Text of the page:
The brainchild of Karp’s friend and law-school classmate Peter Thiel, Palantir was founded in 2003. It was seeded in part by In-Q-Tel, the C.I.A.’s venture-capital arm, and the C.I.A. remains a client. Palantir’s technology is rumored to have been used to track down Osama bin Laden — a claim that has never been verified but one that has conferred an enduring mystique on the company. These days, Palantir is used for counterterrorism by a number of Western governments. French intelligence turned to Palantir following the November 2015 terror attacks in Paris. Karp claims that Palantir has helped thwart several attacks, including one or two that he says could have had seismic political consequences. “I believe that Western civilization has rested on our somewhat small shoulders a couple of times in the last 15 years,” he told me in Paris, where he was hosting a conference for Palantir’s corporate clients.
A few months later, the world was being menaced by a novel coronavirus, and Palantir quickly joined that battle against Covid-19: By April, according to the company, approximately a dozen countries were using its technology to track and contain the virus. The speed with which Palantir transitioned to pandemic response ostensibly underscores the flexibility of its software, which can be put to any number of tasks. The U.S. Army uses it for logistics, among other things. The investment bank Credit Suisse uses it to guard against money laundering. The pharmaceutical company Merck K.G.a.A., in Germany, uses it to expedite the development of new drugs. Ferrari Scuderia uses it to try to make its Formula 1 cars faster. To Palantirians, as some call themselves, these myriad applications are just further proof that many problems are data-integration problems.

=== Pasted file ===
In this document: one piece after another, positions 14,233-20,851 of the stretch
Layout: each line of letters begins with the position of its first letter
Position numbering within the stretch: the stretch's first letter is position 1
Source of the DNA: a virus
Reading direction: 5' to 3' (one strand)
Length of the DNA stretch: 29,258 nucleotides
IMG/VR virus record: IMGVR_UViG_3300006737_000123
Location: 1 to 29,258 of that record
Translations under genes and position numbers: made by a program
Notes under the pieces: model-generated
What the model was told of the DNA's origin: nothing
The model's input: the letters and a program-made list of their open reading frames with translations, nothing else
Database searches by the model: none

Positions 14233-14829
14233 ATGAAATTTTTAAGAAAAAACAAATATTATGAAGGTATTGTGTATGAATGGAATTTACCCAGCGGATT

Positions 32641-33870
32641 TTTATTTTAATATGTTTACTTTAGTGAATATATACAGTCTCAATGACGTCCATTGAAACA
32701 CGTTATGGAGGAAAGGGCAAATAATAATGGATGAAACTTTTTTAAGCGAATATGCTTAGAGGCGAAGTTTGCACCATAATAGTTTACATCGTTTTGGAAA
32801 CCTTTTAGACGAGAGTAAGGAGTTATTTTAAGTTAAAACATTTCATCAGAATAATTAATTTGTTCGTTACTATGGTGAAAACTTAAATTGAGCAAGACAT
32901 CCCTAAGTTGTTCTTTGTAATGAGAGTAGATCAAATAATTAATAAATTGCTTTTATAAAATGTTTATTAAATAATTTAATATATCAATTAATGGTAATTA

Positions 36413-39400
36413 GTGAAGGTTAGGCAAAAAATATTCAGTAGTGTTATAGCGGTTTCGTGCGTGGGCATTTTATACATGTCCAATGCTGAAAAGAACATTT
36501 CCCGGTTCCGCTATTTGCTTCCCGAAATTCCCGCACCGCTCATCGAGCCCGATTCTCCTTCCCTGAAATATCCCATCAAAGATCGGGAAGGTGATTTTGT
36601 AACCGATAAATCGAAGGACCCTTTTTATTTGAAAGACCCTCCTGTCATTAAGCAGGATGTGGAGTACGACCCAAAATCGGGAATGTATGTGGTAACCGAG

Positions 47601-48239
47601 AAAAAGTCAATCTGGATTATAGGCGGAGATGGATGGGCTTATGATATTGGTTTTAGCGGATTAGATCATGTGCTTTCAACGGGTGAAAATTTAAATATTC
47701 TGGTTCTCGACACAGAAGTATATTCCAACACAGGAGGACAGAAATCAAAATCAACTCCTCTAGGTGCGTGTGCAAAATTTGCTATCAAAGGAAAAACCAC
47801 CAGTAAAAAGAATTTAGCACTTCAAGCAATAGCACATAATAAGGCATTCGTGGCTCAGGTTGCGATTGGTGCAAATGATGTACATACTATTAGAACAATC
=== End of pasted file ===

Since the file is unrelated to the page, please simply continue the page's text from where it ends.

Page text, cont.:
Yet Palantir’s work on the coronavirus has also highlighted the mistrust that trails the company. In Europe, it is viewed with suspicion because of the C.I.A. connection. But the main source of apprehension is simply the nature of Palantir’s work. Although Palantir claims it does not store or sell client data and has incorporated into its software what it insists are robust privacy controls, those who worry about the sanctity of personal information see Palantir as a particularly malignant avatar of the Big Data revolution. Karp himself doesn’t deny the risk. “Every technology is dangerous,” he says, “including ours.” The fact that the health records of millions of people are now being funneled through Palantir’s software has only added to the unease.